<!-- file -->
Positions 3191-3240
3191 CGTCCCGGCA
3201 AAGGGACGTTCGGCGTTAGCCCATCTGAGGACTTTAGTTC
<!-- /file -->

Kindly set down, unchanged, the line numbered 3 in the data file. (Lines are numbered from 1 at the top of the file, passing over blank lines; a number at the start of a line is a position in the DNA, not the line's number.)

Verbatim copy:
3201 AAGGGACGTTCGGCGTTAGCCCATCTGAGGACTTTAGTTC